Wild Garlic  

We are usually enjoying the aroma of English Wild Garlic (also known as Ramsoms, Buckram, Wood Garlic or Bear’s Garlic) in our arch by April.  This beautiful and tasty leaf is a wild relative of chives but is more than a bit-player in cooking.  Wild Garlic likes the damp, shady conditions of deciduous woodland, putting up leaves in early spring before flowering just as the tree canopy starts to shade out light.  As with all wild food, clean growing conditions are a must and whenever we can get it we buy foraged English Wild Garlic from private woodland in Somerset.

In case you are tempted to pick your own, you must be sure not to mix it up with Lily of the Valley, which has a similar leaf but is highly toxic.  Crush a piece of leaf between your fingers to release a distinctive pungent garlic smell to confirm you have the right plant.

Wild Garlic has an affinity with eggs, so works well in omelette or frittata.  You can also chop it and add to a spring vegetable soup, wilt it in butter for a quick pasta sauce or make a wild garlic pesto.  Do use any flowers along with the leaves as they not only look beautiful but also have good flavour.


Photo ©Evie Saffron Strands

Photo ©Evie Saffron Strands

Pasta with Wild Garlic

(Serves 4)


300g dried pasta (ribbon pastas or Spaghetti or Linguine)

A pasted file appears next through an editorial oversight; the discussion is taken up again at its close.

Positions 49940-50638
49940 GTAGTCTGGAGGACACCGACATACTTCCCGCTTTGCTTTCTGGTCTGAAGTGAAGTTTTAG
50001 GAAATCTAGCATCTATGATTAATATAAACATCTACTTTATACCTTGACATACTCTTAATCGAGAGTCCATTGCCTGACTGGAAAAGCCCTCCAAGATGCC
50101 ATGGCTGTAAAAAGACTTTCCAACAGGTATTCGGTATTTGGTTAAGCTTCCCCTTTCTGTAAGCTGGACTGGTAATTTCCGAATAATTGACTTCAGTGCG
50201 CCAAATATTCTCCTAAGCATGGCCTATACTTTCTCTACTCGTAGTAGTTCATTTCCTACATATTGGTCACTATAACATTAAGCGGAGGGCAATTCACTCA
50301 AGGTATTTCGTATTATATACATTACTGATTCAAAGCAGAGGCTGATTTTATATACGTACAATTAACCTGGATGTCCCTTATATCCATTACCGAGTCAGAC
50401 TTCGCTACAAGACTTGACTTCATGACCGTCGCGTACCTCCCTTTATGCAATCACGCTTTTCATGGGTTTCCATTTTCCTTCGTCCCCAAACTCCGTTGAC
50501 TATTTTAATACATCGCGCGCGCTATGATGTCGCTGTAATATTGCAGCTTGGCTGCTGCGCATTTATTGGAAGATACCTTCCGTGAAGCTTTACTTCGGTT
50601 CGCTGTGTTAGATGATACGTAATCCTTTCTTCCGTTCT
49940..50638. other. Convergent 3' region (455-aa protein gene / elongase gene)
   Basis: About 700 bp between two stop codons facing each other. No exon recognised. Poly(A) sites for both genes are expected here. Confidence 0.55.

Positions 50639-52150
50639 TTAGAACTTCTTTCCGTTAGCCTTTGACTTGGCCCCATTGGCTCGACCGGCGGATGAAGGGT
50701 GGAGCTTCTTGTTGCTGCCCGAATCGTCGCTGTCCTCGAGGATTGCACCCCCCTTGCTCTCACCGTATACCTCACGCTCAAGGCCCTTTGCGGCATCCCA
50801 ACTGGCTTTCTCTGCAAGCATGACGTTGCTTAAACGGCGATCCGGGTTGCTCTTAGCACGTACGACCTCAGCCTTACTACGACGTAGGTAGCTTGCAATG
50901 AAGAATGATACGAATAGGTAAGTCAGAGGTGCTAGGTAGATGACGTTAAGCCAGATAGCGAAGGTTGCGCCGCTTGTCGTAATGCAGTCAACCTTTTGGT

80g (3oz) unsalted butter

2  handfuls of wild garlic, well washed and roughly chopped

Good olive oil and salt and pepper to season


Bring a large pan of water to the boil then salt the water well.  With the water at a fierce boil, add the pasta and stir.  Return the water to the boil and cook at a lively pace according to the cooking instructions. 

While the pasta is cooking, heat the butter gently in large pan and add the washed and chopped garlic leaves, salt and pepper.  Cook for a minute or two then take the pan off the heat.  Drain the pasta, reserving a little of the water, and add the cooked pasta to the buttery garlic leaves.  Mix in about 50ml  of cooking water to loosen slightly.  Serve with plenty of grated parmesan and some good olive oil to season.

This recipe works well with spinach or chard leaves too.  You could use Asparagus or Hop Shoots instead so long as you blanch the vegetables first.